As the war in Ukraine unfolded last year, Russia’s best digital spies turned to new tools to fight an enemy on another front: those inside its own borders who opposed the war, The New York Times reports:
President Vladimir V. Putin is leaning more on technology to wield political power as Russia faces military setbacks in Ukraine, bruising economic sanctions and leadership challenges after an uprising led by Yevgeny V. Prigozhin, the commander of the Wagner paramilitary group. In doing so, Russia — which once lagged authoritarian regimes like China and Iran in using modern technology to exert control — is quickly catching up.
“It’s made people very paranoid, because if you communicate with anyone in Russia, you can’t be sure whether it’s secure or not. They are monitoring traffic very actively,” said Alena Popova, a Russian opposition political figure and digital rights activist. “It used to be only for activists. Now they have expanded it to anyone who disagrees with the war.”
Russia is also trying to export their digital authoritarianism via international institutions like the U.N.’s International Telecommunication Union, observers suggest.
“We’re concerned about the Russians … pushing their authoritarian digital agenda in every forum around the world,” a senior Biden administration official told The Post’s David Ignatius. “It’s global and relentless, and when we step back even a little bit, they fill that void.” He said the State Department has conveyed its “legitimate concern” about a U.N. “takeover” of internet governance to U.N. officials in New York.
The authorities are “essentially incubating a new cohort of Russian companies that have sprung up as a result of the state’s repressive interests,” adds Adrian Shahbaz, a vice president of research and analysis at Freedom House. “The spillover effects will be felt first in the surrounding region, then potentially the world.”
Prigozhin is likely to have won concessions beyond the freedom to move to Belarus, said Abbas Gallyamov, an analyst and former speechwriter for Putin, as the militia leader was negotiating from a position of some strength on the day of the mutiny. “Prigozhin wasn’t physically defeated,” he told The Financial Times:
“He took Rostov, he made his way to Moscow, he could have tried to take the Kremlin. He put the system on the brink of collapse — so of course he wouldn’t be agreeing to a deal in which he loses everything.”…. At the same time, the Kremlin may be treading carefully with Prigozhin because of an acute awareness of weaknesses in the system that were exposed by his mutiny. Any sharp moves against Wagner now could provoke the group, or fire up other actors to rebel, Gallyamov suggested. “The system is so weak right now, anything could be fatal,” he said.
The developments around Prigozhin, who remains unpunished despite Putin’s labeling of his revolt as treason, underscored what St. Petersburg municipal council member Nikita Yuferev called the “gradual erosion of the legal system” in Russia, The Post reports.
Andrei Kolesnikov, senior fellow at the Carnegie Russia Eurasia Center, writing about the mutiny in a column, concluded: “The fabric of the state is disintegrating.”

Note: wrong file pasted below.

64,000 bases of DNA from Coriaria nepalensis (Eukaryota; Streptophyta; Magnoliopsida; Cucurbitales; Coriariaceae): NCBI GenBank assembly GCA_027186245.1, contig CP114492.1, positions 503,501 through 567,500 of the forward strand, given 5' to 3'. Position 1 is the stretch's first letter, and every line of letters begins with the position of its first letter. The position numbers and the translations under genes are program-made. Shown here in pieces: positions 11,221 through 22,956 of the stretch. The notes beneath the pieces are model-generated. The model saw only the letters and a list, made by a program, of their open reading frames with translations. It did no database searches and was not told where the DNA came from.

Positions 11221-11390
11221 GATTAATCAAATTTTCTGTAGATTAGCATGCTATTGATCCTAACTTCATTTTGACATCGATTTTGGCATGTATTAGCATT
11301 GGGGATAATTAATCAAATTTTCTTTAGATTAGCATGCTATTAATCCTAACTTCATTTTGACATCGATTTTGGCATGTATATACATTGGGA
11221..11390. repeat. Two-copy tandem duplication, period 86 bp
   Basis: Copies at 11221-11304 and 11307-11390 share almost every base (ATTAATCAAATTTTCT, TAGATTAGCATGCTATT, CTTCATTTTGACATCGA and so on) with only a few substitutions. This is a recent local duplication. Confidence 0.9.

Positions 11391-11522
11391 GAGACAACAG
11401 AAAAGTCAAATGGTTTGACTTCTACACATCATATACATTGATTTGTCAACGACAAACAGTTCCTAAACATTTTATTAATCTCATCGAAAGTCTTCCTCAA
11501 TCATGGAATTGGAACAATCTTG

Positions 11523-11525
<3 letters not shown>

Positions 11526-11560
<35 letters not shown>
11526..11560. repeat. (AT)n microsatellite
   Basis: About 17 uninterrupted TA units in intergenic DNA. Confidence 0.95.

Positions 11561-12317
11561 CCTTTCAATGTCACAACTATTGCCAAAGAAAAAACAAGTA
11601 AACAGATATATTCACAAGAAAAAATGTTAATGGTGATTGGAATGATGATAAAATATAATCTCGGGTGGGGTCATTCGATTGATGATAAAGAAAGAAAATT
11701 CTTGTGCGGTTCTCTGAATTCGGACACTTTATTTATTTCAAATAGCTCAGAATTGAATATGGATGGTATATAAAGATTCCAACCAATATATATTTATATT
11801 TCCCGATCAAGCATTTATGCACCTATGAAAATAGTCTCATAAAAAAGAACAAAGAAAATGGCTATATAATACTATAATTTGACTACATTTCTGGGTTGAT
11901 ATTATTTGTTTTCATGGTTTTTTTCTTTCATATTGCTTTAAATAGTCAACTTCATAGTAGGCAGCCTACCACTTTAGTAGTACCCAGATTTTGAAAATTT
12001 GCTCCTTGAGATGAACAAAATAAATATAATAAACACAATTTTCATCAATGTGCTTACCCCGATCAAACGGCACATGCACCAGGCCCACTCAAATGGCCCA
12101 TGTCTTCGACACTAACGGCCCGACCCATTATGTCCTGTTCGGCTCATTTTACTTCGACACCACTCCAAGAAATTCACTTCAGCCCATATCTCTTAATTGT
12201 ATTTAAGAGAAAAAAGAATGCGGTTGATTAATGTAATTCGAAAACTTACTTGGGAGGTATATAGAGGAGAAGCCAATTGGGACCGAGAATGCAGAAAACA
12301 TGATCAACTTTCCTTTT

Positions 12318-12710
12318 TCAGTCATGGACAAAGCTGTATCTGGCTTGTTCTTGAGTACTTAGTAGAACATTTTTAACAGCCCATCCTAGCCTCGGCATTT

Mark Galeotti of University College, London, an analyst on Russian security affairs, said the rebellion tested previous assumptions that Putin could count on his security forces.
“Now, the first time there’s a real challenge we actually see, security forces are willing to hang back and wait and see what happens,” he told AP. So far, there has been no negative impact on the FSB, which Galeotti called “Putin’s favored institution,” having been a former member.
Such a brittle Russia could be headed for Armageddon, adds Alexander J. Motyl, a professor of political science at Rutgers University-Newark. Elite competition will increase and the power struggles will intensify, he writes for The Messenger. The war will go even more badly for Russia than it has hitherto. The economy will worsen, as casualties mount. Putin’s demise appears inevitable. His regime’s collapse is likely, and the state’s disintegration, with possible civil war, are increasingly probable. And it’s perfectly possible that the Wagner forces will, with or without Prigozhin, play a role in that process.
Prigozhin’s Putsch Propped up Putin?
Hopes for major political turmoil in Russia and/or threats to Putin’s iron grip on power, however, may prove premature, according to former Freedom House analyst Arch Puddington and David J. Kramer, Executive Director of the George W. Bush Institute.
Recent examples in other countries offer reasons for caution. Prigozhin’s failed play for power may lead to a further consolidation of power in Putin’s hands, at least temporarily, they write for The Bulwark. And even if successful, a coup in Moscow may not produce a more benign leadership, though this is not to argue we should root for Putin to stay in power.
The Atlantic Council hosts a discussion (above) with Yevgenia Albats, Resident Journalist, New York University’s Jordan Center for the Study of Russia; John E. Herbst, Director, Atlantic Council’s Eurasia Center; Maria Snegovaya, Senior Fellow, Center for Strategic and International Studies, Russia and Eurasia Program [and former Penn Kemble fellow at the National Endowment for Democracy (NED); and Brian Whitmore, Nonresident Senior Fellow, Atlantic Council.
#Putin’s demise appears inevitable. His regime’s collapse is likely, and the #Russian state’s disintegration, with possible civil war, are increasingly probable, #AlexanderJMotyl @Rutgers_Newark writes for @TheMessenger https://t.co/36dLSD1ftE
— Democracy Digest (@demdigest) July 7, 2023